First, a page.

It’s more than a maze. It’s a zoo, a playground, a pumpkin lover’s paradise, an obstacle course, a pyramid made from hay bales. It’s a place where you can have your face painted and watch piglets race each other, curious goats climb high into the air and bunnies, snug in a little village all their own.
The thirteenth annual Harvest Farm Fall Festival opened October 2 and will be open Fridays, Saturdays and Sundays through Oct. 31. “We’re usually open for four weekends,” event coordinator Hannah Baltz-Smith said, “but this year we are open for five week-ends, through Halloween. And we’ll have some special events including a costume contest at that time.”
Located north of Wellington, just off Exit 278 at I-25, the 209-acre Harvest Farm is a rehabilitation center whose mission is helping men break the cycle of addiction and homelessness. Residents remain at the farm anywhere from 13 to 27 months. They work on the farm and are responsible for setting up the various aspects of the fall festival, one of the farm’s major fundraisers.
Baltz-Smith, who has undergraduate and graduate degrees from Colorado State University in hospitality and event planning, is in her second year as coordinator of the fall festival and since April has been a full-time employee of Harvest Farm. She is planning to expand public activities on the farm in the spring and summer.
She says her job has much in common with operating an amusement park, and it is work that she’s passionate about. While the 10-acre corn maze is the best-known feature of the festival, it is only one among dozens of activities for visitors of all ages.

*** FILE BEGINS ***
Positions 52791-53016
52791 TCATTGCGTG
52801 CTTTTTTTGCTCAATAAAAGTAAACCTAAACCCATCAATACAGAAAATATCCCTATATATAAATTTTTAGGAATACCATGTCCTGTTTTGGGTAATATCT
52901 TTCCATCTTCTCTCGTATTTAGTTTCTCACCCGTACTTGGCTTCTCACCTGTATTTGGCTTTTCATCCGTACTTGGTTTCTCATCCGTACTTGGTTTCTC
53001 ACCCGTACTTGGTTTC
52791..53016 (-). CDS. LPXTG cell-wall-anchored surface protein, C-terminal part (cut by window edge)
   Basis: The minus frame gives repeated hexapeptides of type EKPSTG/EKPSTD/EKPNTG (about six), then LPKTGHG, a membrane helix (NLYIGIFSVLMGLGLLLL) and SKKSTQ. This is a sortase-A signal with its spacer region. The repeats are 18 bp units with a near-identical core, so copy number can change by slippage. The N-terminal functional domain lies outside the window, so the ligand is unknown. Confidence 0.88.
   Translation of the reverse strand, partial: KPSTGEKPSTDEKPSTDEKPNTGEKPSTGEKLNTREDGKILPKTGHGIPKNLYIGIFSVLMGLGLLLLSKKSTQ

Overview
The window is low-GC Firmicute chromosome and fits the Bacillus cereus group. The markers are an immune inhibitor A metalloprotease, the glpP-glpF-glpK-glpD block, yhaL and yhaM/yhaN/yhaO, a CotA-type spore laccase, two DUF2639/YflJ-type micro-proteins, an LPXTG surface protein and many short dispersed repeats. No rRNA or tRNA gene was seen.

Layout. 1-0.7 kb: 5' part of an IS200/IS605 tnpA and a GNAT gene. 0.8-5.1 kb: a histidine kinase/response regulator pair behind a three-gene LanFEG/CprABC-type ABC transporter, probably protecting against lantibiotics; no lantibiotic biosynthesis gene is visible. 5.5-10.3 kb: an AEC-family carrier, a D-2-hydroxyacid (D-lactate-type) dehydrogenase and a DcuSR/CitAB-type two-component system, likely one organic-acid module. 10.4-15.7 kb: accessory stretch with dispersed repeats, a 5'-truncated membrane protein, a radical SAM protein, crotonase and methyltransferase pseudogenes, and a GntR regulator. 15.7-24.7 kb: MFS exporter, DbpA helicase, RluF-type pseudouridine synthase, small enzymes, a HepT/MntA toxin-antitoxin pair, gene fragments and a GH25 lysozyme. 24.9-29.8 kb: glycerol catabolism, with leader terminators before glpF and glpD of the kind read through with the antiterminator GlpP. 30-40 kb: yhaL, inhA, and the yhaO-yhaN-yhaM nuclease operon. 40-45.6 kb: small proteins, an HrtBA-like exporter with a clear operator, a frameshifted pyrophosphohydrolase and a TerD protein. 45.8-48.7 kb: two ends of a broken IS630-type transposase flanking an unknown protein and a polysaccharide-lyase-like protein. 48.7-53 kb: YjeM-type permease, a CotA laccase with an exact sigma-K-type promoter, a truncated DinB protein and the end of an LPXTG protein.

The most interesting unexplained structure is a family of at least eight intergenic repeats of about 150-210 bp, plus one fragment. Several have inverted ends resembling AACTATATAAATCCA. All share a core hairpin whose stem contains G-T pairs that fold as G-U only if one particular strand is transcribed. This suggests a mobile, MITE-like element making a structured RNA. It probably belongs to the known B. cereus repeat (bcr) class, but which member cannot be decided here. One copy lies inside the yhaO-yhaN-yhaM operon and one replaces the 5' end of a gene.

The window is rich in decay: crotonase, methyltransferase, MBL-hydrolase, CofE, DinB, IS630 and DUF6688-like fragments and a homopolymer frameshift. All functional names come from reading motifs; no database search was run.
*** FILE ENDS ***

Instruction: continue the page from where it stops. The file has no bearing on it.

Designed and executed by Maze Play, a firm based in Idaho whose crews travel the country in the summer months designing and cutting corn mazes, the Harvest Farm maze consists of three paths of varying difficulty. Some people like to see how quickly they can find their way to the exit. Others concentrate on searching for all the 12 signs hidden in the maze. The prize for accomplishing this feat is a $2 discount on a Harvest Farm t-shirt. In the early days of the festival, the maze was cut with a lawn mower, but the operation has grown in size and sophistication over the years.
Baltz-Smith says people take anywhere from 30 minutes to four hours to negotiate the maze. The other day she got a frantic phone call from a maze-wanderer asking for help to get out!
Harvest Farm has eight beehives and this year is emphasizing their honey products from unfiltered organic honey to lip balm and stress balls. They are also selling exotic gourmet squash with recipes and pumpkins of all sizes grown on the farm.
The spacious farm is an ideal spot for the festival. There’s room for an area to shoot corn cannons, a dried-up pond that has become a popular play area and a special maze constructed for tiny tots so that parents can keep an eye on the youngest explorers. An “eggucation” station allows kids to check out chickens close up. And there’s a petting zoo for kids to get familiar with the animals on the farm.
A hay wagon takes guests on tours around the farm and there’s a welcoming campfire in the evening. A “smores” kit makes it possible for festival-goers to create their own favorite campfire dessert. Food trucks visit the parking area often so a meal is never far away.
The festival is open from 10 a.m. to 9 p.m. on Fridays and Saturdays and from noon until 7 p.m. on Sundays. A ticket allows the holder to participate in all activities for the entire day. The festival is a great place for field trips, corporate parties or small groups. A discount is available when reservations are made in advance for groups of 15 or more. Tickets can be purchased at the Harvest Farm website.
Adult general admission, 13 and up is $15. Children 4-12 are $13, children three and under, free, seniors 60 and over, $10. The group rate is $8. For more information, check the website or call Harvest Farm at 970-568-9803.